The Edison School Visit was a great experience not only for us chem clubbers, but also for the fourth graders.  We got to give back to the communityour community that gave us the great opportunity to be involved in science and explore it even more in chemistry club.  One of the best things this annual trip does is open the eyes of the fourth graders to the endless possibilities in the science field, especially chemistry.  It allows them to experience the fun and mysterious chemistry that most people don’t hear about and get themselves into a positive mindset of science in general.  After our activity, one of the kids actually came up to me and told me that we inspired her to join ChemClub when she goes to high school.

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Spongebob from Niles West

We prepared a mystery for the little fourth grade detectives to solve involving Spongebob.  The detectives, then, tested four white powders with four “indicators”, and compared their observations to the one mystery white powder to see who committed the crime!  They enjoyed it so much not only because of the theme but also because of the chemistry in it.  They were especially amazed at the bubbling reactions, and the reactions that turned the white powders pink.  The eagerness of the kids as they prepared the chemicals, the faces of the kids as they saw their first chemical reaction, and the astonishment of the kids as they saw the simple rules of chemistry play out in front of them are all worthwhile reasons to keep this activity going!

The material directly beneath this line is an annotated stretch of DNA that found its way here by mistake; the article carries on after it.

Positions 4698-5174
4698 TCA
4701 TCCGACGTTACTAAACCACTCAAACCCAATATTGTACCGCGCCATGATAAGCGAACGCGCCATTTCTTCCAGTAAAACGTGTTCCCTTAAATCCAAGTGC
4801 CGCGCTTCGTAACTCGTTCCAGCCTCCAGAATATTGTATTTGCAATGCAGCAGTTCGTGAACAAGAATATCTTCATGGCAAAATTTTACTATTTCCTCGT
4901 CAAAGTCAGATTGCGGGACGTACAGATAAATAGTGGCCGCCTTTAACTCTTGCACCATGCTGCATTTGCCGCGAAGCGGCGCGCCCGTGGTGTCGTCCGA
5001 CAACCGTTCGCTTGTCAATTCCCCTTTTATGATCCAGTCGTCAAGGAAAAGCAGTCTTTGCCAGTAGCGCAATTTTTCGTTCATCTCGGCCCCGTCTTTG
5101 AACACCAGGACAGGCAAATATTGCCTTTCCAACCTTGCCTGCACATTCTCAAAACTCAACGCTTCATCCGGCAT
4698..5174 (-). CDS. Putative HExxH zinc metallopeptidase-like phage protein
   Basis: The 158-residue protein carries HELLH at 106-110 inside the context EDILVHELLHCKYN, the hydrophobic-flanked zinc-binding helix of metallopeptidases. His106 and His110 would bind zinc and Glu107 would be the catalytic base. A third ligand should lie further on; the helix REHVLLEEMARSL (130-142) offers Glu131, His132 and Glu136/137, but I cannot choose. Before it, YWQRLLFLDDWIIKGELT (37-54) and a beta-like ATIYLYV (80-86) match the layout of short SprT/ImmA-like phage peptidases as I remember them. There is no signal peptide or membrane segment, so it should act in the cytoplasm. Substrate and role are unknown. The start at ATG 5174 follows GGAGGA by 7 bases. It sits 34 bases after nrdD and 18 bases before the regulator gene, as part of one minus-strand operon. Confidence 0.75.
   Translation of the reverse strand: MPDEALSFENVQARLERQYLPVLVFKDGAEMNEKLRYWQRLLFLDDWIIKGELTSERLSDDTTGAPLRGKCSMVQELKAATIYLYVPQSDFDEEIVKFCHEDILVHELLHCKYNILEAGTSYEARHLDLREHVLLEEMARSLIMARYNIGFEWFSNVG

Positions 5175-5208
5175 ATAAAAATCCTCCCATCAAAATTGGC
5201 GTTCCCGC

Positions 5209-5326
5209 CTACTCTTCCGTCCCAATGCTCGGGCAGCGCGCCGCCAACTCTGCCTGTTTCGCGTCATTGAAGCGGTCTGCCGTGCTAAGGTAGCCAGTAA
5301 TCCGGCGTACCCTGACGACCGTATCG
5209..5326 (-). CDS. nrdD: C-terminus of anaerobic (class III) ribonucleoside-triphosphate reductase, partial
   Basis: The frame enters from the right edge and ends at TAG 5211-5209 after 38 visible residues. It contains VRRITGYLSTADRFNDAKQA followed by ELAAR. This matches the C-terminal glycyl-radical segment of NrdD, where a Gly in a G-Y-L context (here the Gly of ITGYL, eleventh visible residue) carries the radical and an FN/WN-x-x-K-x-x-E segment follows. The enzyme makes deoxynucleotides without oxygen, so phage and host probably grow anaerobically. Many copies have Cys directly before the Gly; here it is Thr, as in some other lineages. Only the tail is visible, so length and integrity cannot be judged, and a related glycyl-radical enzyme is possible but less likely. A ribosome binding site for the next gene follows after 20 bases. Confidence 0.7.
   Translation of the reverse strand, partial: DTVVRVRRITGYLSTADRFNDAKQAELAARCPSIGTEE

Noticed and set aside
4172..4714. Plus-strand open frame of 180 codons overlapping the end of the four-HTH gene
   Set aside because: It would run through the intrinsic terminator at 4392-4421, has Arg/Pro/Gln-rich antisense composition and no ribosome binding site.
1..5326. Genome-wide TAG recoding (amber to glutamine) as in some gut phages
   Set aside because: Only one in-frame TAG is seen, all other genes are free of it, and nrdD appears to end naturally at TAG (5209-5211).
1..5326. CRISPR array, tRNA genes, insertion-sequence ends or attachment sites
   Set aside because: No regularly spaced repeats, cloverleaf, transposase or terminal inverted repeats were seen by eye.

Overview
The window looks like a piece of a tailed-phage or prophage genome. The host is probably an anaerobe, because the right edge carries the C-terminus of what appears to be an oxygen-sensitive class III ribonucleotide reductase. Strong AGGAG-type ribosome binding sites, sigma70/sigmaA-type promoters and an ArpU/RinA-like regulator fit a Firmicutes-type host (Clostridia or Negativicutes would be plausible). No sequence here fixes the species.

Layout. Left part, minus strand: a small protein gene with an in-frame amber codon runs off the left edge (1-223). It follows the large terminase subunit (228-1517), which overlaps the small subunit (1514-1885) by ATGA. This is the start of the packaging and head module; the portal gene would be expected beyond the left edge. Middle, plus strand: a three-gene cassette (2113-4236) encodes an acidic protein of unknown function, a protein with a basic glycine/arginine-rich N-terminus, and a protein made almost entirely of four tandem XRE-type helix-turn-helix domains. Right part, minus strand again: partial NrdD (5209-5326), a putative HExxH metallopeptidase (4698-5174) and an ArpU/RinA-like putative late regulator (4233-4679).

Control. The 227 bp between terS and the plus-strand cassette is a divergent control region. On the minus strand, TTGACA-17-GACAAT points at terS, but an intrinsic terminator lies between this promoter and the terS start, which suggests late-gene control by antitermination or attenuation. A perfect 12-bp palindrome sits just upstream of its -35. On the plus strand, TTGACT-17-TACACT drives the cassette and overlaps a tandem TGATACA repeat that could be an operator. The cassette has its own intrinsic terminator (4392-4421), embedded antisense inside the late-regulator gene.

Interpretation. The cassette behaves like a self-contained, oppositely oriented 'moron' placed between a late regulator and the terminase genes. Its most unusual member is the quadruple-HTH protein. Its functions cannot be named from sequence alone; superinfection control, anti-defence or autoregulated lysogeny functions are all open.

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Student Presents Posters at ACS National Meeting

Ankit Vij PresentingAnkit Vij, a student at Highland High School, presented two posters at the ACS National Meeting in San Diego, Calif., March 2012.

Ankit Vij Presenting

The photo to the left shows Ankit with his poster about investigating arsenic in ground water, which was the topic for the Highland ChemClub’s International Year of Chemistry (IYC) grant project. The ACS Mojave Desert Section and Chemists Without Borders helped with the project by providing equipment, such as the Arsenator, filters, and training.

The photo to the right is of Ankit with his other poster presentation on  Perfluorooctanoic Acid (PFOA), an emerging water pollutant.